A Union Jack flag greeted visitors to the home on Edgehill Street on Sunday night.
Inside, William and Joanna Storrar hosted nearly three-dozen people for an evening of English High Tea, auction items and a screening of the much-anticipated premiere of Season 3 of PBS’s Masterpiece Theatre’s megahit television show, “Downton Abbey.”
Visitors, many in the style of English dress circa 1920, stepped into the world of the hit television show.
The evening was a fundraiser to benefit Housing Initiatives of Princeton, a non-profit that transitions low-income working families and individuals who are homeless or facing homelessness to permanent housing and self-sufficiency.
“We’re always looking for opportunities to bring our supporters together for fun, fellowship and funding,” HIP Chairwoman Ruth Thrumond Scott said.
As the evening’s visitors sipped champagne and sherry and dined on a menu including cucumber sandwiches, Trifle, and scones with cream and jam, they perused items auction items signed by Downton Abbey cast member Dan Stevens and other show memorabilia.
Fundraisers are critical for Housing Initiatives of Princeton, whose members volunteer to address what they see as an unmet need for transitional, affordable housing in the area.
“These are the folks who keep our town running,” Thrumond Scott said. “Our typical client is a divorced mother with children. They work in retail, restaurants, and healthcare. What sends them to us is some kind of setback- change in marital status, injury, loss of employment. If you’re living paycheck to paycheck, you’re in jeopardy.”
Using two units in Princeton- one purchased and one leased, the organization provides housing for qualified applicants for up to 24 months, a critical safety net since waiting lists for affordable units in Princeton and neighboring towns can be several years long.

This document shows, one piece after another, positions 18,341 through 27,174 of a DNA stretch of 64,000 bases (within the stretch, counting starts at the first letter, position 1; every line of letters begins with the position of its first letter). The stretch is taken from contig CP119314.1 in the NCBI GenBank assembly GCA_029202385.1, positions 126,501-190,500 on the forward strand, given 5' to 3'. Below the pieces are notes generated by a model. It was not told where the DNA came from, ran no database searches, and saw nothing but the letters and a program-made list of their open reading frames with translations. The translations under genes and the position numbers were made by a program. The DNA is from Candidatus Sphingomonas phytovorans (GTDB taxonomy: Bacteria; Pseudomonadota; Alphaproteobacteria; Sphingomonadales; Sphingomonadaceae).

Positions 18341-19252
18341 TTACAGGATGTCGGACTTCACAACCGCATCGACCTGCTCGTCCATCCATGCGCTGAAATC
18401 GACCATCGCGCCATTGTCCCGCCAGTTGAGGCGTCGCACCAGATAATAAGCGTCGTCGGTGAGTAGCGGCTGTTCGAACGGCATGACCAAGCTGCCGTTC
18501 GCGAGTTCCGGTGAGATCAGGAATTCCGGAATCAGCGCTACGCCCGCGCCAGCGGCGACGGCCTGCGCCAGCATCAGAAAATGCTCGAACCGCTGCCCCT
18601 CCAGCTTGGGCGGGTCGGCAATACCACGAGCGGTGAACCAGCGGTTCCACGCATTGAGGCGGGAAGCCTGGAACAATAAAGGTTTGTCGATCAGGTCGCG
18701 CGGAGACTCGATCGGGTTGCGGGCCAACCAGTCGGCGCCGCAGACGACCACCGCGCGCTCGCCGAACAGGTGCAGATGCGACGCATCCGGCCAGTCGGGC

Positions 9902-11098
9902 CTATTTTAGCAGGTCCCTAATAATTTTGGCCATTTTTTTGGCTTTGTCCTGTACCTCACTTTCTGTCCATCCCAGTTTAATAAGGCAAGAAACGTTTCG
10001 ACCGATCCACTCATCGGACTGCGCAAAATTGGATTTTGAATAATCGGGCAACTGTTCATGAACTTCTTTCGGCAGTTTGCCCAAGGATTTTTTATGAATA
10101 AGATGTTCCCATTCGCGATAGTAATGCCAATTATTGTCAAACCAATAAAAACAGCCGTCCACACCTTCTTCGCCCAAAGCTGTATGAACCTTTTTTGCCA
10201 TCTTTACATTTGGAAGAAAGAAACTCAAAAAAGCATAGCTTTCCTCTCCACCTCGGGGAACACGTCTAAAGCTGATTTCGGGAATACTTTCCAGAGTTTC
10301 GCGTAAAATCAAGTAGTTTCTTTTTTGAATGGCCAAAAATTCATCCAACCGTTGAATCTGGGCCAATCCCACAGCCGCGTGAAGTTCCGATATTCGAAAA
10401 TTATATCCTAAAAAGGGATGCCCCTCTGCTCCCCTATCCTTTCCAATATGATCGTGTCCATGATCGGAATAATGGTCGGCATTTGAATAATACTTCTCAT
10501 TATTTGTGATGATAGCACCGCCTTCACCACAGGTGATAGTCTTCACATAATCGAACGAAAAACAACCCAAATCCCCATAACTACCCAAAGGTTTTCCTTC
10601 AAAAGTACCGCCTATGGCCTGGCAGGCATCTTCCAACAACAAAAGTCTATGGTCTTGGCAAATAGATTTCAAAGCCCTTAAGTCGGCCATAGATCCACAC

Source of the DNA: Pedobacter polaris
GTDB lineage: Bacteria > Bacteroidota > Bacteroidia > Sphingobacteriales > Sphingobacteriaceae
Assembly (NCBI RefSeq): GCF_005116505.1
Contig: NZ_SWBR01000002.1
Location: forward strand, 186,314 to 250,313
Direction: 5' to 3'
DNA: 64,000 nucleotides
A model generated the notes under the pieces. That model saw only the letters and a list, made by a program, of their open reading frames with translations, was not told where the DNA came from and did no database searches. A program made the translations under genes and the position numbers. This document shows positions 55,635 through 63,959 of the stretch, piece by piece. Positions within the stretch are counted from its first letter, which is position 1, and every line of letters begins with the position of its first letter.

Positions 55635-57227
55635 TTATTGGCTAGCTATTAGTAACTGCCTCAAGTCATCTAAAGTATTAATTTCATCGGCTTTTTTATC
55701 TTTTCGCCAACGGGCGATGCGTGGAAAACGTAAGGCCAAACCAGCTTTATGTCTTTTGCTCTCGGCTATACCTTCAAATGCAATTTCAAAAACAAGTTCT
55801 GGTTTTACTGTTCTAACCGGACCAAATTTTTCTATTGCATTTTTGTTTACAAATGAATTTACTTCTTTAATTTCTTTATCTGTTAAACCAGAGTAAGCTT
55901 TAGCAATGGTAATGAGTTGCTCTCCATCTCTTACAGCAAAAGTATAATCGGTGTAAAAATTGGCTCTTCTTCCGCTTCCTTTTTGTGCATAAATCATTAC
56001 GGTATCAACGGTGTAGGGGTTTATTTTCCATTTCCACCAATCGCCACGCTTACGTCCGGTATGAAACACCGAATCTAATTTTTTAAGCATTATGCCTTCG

In Mercer County fair market rent for a two-bedroom apartment is $1,152. In Princeton, the average rent for a two-bedroom apartment jumps to $1,761. For someone earning minimum wage ($7.25/hour) in New Jersey, the worker would have to work 122 hours per week, 52 weeks a year to afford a two-bedroom apartment in Mercer County.
A Princeton household must earn nearly $71,000 annually to afford a market rate apartment in town.
“We think this is an unmet need in Princeton,” Thrumond Scott said. “Princeton is better than some, but there are some 900 people on the waiting list and some people are facing imminent homelessness and need help right away.”
To qualify for HIP, clients must be employed or employable. Rent is paid based on ability to pay and build a record of regular rent payments that will assist them to transition to permanent housing.
HIP was founded after a homeless woman repeatedly sought refuge at Princeton’s Trinity Episcopal Church in the late 1990’s. Soon after, Trinity Associate Rector Kit Sherrill launched the task force that ultimately the need for transitional housing.
In 2001, under the leadership of Rev. Christine Knight and the late Rev. Margaret Prescott, co-outreach ministers at Trinity, Housing Initiatives of Princeton was founded.
Today, HIP is run by Trinity Episcopal Church, Nassau Presbyterian Church, Princeton United Methodist Church, Princeton Friends Meeting, The Jewish Center of Princeton and Nassau Christian Center of Princeton.
Tim and Annamay Fiege, who lived in Princeton for 16 years before moving to New York, attended Sunday’s fundraiser.
“I live and die for Downton Abbey,” Annamay Fiege said, adding that she and her husband have attended other HIP fundraisers including an intimate dinner with Princeton University Professor and Economist Paul Krugman.
All the money goes to a good cause, Fiege said.
“It changes people’s lives,” she said. “It really does.
To become involved with HIP or to volunteer your expertise to HIP recipients, email firstname.lastname@example.org.